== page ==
Two years ago I wrote a tribute to my father, and my uncle, both marines in World War II. I share it again here, proudly, in memoriam.
“I watched Saving Private Ryan again recently. I will never forget the last scene in the French Cemetery as an aging Private Ryan, with his family in the background, recalled the words of the Lieutenant who said to him just before he died, “Earn it.”
My father was a marine in Hawaii preparing for the attack on Japan when the Japanese surrendered and World II ended. His brother, and my uncle Veral, whose name I bear, was taken captive at Corregidor and survived the Bataan death march. He spent the entire war in Japanese prison camps and weighed less than a hundred pounds when he was liberated. He died early in life, leaving a wife and one son to live on without him.
My father, who died on October 14th this year, would have been 90 years old next April. He told me late in his life what my uncle Veral endured in those prison camps and which he did not even share with his family. I cannot tell it here.
I remember when my father and Uncle Veral came home from the war, woke me up and asked me which one was my Dad. They were both in their marine uniforms. I was only three. I pointed to my uncle and the story was told gleefully throughtout the family for many years.
My father went to work in the lumber mills in Marcola, Oregon after returning from the war and my Uncle Veral went to the University of Oregon on the G.I. bill. All they really wanted was to work hard, provide for their families, and make life better for us than they had it themselves. They succeeded.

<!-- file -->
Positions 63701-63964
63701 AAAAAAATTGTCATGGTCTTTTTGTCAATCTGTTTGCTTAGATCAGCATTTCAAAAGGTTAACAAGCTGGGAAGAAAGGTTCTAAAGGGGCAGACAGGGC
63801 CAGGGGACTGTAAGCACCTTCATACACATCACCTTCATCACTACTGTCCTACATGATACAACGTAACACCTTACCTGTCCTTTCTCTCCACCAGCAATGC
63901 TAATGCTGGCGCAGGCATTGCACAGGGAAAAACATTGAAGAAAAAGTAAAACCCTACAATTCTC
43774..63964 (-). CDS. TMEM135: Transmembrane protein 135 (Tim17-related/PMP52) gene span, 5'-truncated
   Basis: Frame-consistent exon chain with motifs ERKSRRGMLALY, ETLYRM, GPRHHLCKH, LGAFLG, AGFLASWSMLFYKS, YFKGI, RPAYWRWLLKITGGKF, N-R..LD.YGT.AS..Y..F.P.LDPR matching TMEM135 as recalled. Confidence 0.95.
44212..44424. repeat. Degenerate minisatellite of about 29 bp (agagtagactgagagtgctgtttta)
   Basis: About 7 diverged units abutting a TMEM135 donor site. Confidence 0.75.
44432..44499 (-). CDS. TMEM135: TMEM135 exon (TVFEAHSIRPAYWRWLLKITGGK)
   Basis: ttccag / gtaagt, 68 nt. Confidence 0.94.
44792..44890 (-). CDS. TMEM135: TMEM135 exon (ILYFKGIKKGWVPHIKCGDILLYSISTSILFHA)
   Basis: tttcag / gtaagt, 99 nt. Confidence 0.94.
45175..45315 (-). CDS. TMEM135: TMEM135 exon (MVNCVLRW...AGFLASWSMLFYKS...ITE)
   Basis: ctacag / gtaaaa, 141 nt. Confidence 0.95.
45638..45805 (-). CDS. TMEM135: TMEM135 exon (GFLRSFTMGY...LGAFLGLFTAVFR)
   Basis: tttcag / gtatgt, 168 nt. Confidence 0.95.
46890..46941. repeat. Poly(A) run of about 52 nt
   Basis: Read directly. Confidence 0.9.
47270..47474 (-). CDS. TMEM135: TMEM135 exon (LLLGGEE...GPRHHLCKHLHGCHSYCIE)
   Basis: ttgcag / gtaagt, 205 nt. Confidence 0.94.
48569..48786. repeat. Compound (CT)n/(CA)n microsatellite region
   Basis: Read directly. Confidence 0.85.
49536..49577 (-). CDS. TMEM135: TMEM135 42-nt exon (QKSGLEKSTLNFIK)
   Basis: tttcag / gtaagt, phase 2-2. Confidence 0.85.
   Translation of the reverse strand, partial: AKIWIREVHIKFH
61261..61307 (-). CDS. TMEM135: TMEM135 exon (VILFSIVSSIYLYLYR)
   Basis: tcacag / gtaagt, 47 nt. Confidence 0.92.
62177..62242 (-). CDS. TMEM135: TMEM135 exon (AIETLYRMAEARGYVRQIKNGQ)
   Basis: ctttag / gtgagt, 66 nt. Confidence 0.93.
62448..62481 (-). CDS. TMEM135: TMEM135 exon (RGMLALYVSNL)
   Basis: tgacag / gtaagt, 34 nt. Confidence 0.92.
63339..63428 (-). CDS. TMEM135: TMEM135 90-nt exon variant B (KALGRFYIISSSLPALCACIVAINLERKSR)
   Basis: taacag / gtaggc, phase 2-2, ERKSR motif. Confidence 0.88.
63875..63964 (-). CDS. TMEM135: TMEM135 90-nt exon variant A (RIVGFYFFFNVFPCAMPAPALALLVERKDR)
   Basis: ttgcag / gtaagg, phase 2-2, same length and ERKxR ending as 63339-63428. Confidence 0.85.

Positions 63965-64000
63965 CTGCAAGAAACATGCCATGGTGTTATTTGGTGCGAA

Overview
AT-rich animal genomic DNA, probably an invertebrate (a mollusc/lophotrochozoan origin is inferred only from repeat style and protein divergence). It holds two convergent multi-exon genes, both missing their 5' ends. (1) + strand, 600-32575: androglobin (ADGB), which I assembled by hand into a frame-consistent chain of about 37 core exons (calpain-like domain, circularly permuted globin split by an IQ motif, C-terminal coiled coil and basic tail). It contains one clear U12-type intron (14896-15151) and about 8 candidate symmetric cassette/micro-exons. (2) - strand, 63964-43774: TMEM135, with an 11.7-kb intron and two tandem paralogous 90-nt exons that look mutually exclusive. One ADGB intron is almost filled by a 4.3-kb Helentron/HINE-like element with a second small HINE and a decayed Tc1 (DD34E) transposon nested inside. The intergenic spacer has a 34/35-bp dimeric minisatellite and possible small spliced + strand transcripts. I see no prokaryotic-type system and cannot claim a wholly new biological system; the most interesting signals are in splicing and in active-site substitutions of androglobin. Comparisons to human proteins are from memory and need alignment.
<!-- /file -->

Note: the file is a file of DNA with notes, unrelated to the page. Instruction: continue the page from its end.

Twenty years later, I joined the Navy during the Vietnam War and served two tours of duty in the Gulf of Tonkin onboard the USS Hancock, a WWII aircraft carrier. I will not soon forget the pilots we lost, and how quiet it got in the officer’s wardroom each time we were one short. I won’t soon forget how we all felt when Jane Fonda visited Hanoi.
Around the world there are gravestones, rows and rows of crosses of those who gave their lives for the cause of freedom, crosses that many in America want removed, in spite of the fact that underneath them are the remains of a mother’s son and a father’s sorrow. My father’ voice is still with me when I hear him say, “They’re pretty much forgotten son. Time passes and people forget what they did and the price they paid.” Duane Earl Crowe, 1919-2008.
I miss you Dad. You too Uncle Veral. I will try to ‘Earn it.'”
We ‘earn it’ by remembering on this day of memorial, the price that has been paid for our freedoms, and carrying out our duty to maintain them.